Providers are now beginning to overcome the practical hurdles of this method, chiefly the huge computational resources and time it requires.
Google launched its ‘Google Neural Machine Translation (GNMT) system’ last September which utilises “state-of-the-art training techniques to achieve the largest improvements to date for machine translation quality”, the company wrote in an announcement.
Using bilingual-human-rated, side-by-side comparisons of SMT and GNMT translations of sampled sentences from Wikipedia and news websites, GNMT has reduced translation errors by more than 55 per cent to 85 per cent in several major languages.
In November, Microsoft too adopted NMT, providing “major advances in translation quality” over SMT technology, the company said.
Amazon Web Services is also expected to make machine translation services available this November – according to a CNBC report – building on its AI push, and likely using NMT. Facebook’s Mark Zuckerburg in May outlined his company’s machine translation research using convolutional neural networks, which work in a slightly different way. “With a new neural network, our AI research team was able to translate more accurately between languages, while also being nine times faster than current methods,” he wrote on his Facebook page.
There are still significant limitations. Microsoft said use of neural networks was “only a first step towards future improvements”. Google agreed, saying of their advances: “Machine translation is by no means solved”.
With constant refinement, these techniques are however “getting pretty close to human level performance,” said Norvig, at an AI event at UNSW in Sydney last month.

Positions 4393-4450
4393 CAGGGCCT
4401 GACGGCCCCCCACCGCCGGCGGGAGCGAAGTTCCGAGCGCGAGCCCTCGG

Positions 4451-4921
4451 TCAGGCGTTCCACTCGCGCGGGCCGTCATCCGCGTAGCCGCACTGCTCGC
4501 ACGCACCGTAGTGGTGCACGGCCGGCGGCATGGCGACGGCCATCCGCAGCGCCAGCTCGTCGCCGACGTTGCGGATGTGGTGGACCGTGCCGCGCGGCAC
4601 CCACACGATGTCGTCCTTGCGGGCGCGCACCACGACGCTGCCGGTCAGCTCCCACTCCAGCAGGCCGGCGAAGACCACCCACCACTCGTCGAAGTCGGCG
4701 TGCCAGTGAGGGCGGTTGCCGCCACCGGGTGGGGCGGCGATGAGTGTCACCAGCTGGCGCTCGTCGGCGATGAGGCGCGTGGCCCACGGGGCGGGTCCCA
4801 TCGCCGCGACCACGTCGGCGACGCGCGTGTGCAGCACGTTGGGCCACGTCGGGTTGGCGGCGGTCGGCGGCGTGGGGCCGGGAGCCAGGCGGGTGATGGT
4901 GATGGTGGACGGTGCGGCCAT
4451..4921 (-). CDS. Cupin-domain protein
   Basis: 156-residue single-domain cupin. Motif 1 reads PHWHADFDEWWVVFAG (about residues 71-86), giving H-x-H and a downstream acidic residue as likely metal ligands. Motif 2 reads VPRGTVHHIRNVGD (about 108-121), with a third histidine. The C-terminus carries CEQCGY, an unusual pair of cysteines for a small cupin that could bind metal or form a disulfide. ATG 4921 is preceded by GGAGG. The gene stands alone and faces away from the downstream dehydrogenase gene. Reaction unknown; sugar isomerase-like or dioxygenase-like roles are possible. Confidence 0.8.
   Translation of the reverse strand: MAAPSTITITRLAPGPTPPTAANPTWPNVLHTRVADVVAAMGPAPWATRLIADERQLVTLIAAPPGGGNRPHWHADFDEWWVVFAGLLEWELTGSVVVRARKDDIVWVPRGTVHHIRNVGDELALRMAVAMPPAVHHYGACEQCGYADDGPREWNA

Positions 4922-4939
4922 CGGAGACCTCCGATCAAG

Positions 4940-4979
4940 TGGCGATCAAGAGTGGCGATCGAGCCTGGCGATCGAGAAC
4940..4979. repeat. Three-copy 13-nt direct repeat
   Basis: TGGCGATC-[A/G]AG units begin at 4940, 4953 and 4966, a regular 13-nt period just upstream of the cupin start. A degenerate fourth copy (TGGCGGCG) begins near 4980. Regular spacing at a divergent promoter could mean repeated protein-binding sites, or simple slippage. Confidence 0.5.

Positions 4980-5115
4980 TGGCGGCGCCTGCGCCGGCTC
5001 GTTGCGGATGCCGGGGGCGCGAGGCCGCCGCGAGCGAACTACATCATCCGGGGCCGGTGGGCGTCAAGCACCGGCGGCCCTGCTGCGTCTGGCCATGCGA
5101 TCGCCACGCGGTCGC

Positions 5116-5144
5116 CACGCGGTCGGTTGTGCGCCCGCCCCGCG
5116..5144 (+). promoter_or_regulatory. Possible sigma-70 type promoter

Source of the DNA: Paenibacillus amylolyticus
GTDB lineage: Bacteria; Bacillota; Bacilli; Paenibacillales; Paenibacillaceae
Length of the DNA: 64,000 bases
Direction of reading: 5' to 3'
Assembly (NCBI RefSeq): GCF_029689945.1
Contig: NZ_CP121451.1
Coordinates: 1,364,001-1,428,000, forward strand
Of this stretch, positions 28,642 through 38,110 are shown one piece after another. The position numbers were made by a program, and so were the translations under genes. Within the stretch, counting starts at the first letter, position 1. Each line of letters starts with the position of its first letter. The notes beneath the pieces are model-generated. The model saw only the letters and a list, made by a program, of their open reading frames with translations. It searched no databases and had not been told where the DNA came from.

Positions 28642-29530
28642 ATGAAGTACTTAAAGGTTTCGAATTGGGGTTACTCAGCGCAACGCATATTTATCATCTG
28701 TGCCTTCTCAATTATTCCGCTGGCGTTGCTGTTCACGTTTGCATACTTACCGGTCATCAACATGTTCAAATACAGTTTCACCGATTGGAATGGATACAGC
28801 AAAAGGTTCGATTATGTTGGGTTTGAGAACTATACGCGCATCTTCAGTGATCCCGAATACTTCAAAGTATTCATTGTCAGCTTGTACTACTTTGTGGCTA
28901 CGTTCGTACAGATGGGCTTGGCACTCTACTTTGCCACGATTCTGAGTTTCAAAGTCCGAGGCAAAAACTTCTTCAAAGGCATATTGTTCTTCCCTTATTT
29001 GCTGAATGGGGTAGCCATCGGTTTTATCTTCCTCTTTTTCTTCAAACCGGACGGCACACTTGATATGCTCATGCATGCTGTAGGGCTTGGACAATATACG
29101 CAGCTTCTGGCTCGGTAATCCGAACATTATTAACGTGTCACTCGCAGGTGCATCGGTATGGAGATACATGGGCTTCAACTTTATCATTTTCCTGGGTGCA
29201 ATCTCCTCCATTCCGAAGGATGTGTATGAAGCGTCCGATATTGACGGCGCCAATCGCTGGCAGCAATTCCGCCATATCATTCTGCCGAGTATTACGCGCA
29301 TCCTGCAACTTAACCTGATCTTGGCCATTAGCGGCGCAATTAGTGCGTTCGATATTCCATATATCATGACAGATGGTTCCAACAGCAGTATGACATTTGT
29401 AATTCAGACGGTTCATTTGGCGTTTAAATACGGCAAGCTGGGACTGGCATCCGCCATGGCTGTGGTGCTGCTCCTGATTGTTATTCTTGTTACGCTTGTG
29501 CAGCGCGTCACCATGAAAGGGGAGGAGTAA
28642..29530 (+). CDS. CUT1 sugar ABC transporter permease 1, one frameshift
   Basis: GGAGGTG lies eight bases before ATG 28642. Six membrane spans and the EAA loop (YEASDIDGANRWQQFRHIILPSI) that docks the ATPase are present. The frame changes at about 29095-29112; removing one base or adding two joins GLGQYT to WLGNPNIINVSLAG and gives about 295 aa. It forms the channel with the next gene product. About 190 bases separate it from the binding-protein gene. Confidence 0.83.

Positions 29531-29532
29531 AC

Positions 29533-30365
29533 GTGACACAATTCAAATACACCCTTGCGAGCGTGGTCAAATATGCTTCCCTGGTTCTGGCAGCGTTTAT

But even if machine translation can beat human translators, the results will still be far from perfect.
“One thing we’re finding is that human level performance isn’t always that great. Human translators make mistakes too, because they’ve got a deadline, they’re going fast, they didn’t always understand the source material and so they said the wrong thing. So maybe it’s not our goal only to reach human performance, maybe we should try to correct all of the mistakes they make as well,” Norvig said.
Perfection, according to Norvig, will come from giving the machines a new skill: real world wisdom. “There’s some things where you really need to understand the world in order to get the right answer,” he says.
Bowling ball barriers
Norvig makes his point with this example: “If I say ‘I dropped the glass on the table, it broke’, then you understand that it means the glass. And if I say ‘I dropped the bowling ball on the table, it broke’, then you understand it’s probably the table that broke. And that doesn’t have to do with linguistics – that has to do with physics and the real world. To get those kinds of things right, we’re going to have to teach our machine translation system what the world’s like.”
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